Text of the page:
Advances in Tunnel Boring Machine Technology Today
In the past decade and a half, Malaysia’s tunnelling and underground space has experienced some impressive developments. In 1994, the first Tunnel Boring Machine (TBM) was used for the Sg. Kelinchi Transfer Tunnel (The Institution of Engineers Malaysia, 2020). From then on, Malaysia’s tunnelling has created tunnels for mega infrastructure projects , such as the SPRINT Highway (connecting Kerinchi Link, Damansara Link and Penchala Link), Stormwater and Road Management Tunnel (SMART), and many more.
TBM has been around since the 19th century and it was built by the Europeans. The first TBM that tunnelled a substantial distance was invented in 1863 and improved in 1875 by a British Army officer, Gary B. Hemphill recorded in his book ‘Practical Tunnel Construction’ that from June 1882 to March 1883, the machine tunnelled, through chalk, a total of 6,036 feet (1.84 km).
The TBM method is an alternative to the drilling and blasting methods in rocks and conventional hand-mining soil. Basically, with its rotating cutter head, the tunnelling machine grinds through soil and rock. These materials are then transferred to the belt conveyor system in the rear of the shield via a screw conveyor and loaded onto wagons to be transported out of the tunnel, while the hydraulic cylinders press the machine forward continuously.
In soft ground, there are three main types of TBMs: Earth Pressure Balance Shields (EPBS), Slurry Shield (SS) and open-face type. Both types of closed machines operate like Single Shield TBMs, using thrust cylinders to advance forward by pushing off against concrete segments.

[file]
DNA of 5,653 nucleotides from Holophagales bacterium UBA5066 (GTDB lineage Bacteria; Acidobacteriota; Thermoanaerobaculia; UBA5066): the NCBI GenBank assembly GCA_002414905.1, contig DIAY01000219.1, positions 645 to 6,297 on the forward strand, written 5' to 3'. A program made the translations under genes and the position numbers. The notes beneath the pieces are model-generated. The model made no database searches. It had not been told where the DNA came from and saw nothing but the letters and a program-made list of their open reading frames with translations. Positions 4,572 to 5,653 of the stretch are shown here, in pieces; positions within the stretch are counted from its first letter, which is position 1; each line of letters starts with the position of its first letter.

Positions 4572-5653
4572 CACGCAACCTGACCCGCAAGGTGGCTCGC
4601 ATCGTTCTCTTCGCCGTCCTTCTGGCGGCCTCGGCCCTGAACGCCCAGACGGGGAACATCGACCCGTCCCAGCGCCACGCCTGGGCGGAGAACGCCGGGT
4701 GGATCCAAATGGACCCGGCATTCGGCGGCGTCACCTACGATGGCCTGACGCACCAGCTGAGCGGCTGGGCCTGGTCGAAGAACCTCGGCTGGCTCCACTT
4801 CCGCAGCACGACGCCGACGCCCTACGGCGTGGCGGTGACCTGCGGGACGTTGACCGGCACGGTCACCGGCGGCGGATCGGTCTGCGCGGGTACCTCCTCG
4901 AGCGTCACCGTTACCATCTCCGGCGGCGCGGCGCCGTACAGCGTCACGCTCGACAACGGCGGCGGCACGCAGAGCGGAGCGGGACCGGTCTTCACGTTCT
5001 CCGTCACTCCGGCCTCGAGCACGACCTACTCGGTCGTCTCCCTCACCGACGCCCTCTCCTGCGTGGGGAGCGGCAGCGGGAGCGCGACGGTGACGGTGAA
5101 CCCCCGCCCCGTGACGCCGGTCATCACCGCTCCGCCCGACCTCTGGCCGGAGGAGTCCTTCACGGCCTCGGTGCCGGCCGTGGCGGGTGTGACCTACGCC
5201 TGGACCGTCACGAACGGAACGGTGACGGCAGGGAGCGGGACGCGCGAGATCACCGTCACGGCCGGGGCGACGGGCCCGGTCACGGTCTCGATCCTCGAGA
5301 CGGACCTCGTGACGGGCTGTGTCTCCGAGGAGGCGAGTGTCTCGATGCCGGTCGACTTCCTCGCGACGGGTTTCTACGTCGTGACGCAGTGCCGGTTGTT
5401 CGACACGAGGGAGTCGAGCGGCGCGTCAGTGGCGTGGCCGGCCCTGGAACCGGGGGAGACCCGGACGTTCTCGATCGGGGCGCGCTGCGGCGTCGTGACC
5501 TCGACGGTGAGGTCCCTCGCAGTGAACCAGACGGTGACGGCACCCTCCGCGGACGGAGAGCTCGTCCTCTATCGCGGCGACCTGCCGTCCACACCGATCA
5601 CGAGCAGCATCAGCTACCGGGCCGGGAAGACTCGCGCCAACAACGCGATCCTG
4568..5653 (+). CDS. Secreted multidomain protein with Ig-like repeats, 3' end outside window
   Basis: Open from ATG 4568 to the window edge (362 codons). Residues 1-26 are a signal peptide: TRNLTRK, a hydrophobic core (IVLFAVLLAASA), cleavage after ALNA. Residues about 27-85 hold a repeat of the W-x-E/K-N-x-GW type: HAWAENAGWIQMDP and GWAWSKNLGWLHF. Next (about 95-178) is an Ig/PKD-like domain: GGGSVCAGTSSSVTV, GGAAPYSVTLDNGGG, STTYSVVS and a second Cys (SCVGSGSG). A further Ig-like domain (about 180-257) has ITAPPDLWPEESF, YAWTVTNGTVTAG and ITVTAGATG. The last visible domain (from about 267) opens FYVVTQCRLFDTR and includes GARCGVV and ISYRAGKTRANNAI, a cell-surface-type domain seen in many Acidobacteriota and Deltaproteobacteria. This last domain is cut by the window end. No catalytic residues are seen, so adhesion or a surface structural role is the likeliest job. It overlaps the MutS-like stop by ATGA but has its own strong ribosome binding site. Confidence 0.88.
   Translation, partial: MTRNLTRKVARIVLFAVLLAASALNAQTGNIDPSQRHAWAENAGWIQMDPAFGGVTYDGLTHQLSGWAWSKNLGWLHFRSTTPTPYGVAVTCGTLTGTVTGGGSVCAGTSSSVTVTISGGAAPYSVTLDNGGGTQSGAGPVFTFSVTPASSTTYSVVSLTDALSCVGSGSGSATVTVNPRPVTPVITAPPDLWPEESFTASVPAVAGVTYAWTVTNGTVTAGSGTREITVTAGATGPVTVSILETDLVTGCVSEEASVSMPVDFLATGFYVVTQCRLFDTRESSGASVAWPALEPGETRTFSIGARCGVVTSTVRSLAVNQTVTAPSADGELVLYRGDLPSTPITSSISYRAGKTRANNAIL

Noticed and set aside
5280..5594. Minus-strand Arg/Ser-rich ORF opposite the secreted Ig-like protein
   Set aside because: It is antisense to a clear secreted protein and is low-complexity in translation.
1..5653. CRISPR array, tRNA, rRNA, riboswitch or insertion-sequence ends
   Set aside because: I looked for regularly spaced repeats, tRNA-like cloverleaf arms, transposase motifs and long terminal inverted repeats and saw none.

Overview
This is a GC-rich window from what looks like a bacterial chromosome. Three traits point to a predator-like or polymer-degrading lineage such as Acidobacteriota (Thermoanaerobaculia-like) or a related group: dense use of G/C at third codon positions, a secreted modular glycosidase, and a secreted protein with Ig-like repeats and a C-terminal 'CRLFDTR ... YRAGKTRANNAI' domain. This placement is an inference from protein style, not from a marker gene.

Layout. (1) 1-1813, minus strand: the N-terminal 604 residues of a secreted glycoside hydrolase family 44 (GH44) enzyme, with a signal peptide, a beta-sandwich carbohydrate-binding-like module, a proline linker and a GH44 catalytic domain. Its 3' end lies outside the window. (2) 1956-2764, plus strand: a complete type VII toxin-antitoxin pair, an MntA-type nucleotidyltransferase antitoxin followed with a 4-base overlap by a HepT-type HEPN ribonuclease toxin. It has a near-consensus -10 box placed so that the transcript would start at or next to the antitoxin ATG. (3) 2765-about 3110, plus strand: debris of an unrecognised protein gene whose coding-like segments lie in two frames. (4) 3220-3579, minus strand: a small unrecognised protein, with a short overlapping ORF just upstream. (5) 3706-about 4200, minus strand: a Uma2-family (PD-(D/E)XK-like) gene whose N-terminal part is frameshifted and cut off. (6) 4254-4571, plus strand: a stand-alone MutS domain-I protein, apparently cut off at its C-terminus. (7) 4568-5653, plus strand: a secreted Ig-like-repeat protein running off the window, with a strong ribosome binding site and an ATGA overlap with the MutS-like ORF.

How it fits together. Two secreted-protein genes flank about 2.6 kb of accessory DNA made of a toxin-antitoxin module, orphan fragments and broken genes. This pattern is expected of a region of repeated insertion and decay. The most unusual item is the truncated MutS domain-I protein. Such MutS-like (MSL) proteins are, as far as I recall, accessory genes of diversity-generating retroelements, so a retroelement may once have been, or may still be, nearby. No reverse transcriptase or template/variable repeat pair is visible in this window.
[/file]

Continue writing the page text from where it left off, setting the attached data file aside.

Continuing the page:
To understand Malaysia’s geological structure, let us focus on Kuala Lumpur. There are three types of ground conditions in Kuala Lumpur, hard granite rock, a softer mixed geology known as Kenny Hill Formation, and karstic limestone areas. For the Klang Valley MRT project, we discovered that our line runs through the Kenny Hill Formation and karstic limestone areas. This posed a problem for older TBMs as the threat of sinkholes or blowouts became an issue. To tackle this problem, we created the concept of Variable Density TBM (VD-TBM), designed to operate in multiple tunnelling modes, with the added ability to vary its slurry density to tackle different ground conditions.
The VD-TBM is the first of its kind. It merges the slurry and Earth Pressure Balance (EPB) technologies and advantages in one machine. “The machine can operate either in pure slurry mode or in EPB mode with short conversion time of less than a week. In slurry mode, the density can be increased up to 1.6 t/m3 by adding solids to the mix.” (Tunnel Online, 2017). The range of application of the VD-TBM is large and the machine is an all-rounder for loose soils of all kinds. In turn, geological and hydro-geological changes along the alignment can be flexibly managed with the VD-TBM.
The VD-TBM has upped the tunnelling landscape and the continuous development of better tunnelling experts became crucial to find the next right innovative technology in TBM for MMC Gamuda which brings us to the Autonomous TBM (A-TBM). The working team was formed in July 2018 to create a tunnel boring machine with the operator working remotely to monitor the machine that auto-steered using algorithms. A few months later, it was synchronised into TBM PLCs and used in many major subsystems of tunnelling.
Since 2019, the A-TBM has received numerous awards for its groundbreaking reinvention of the TBM. This was largely due to the utilisation of our pool of talents and unlocking their full potential. We have continuously achieved the impossible over the years, and will proceed doing so. We need to regard the right skills to hone and gain expertise by constantly challenging and taking our innovations to the next level for TBM technologies.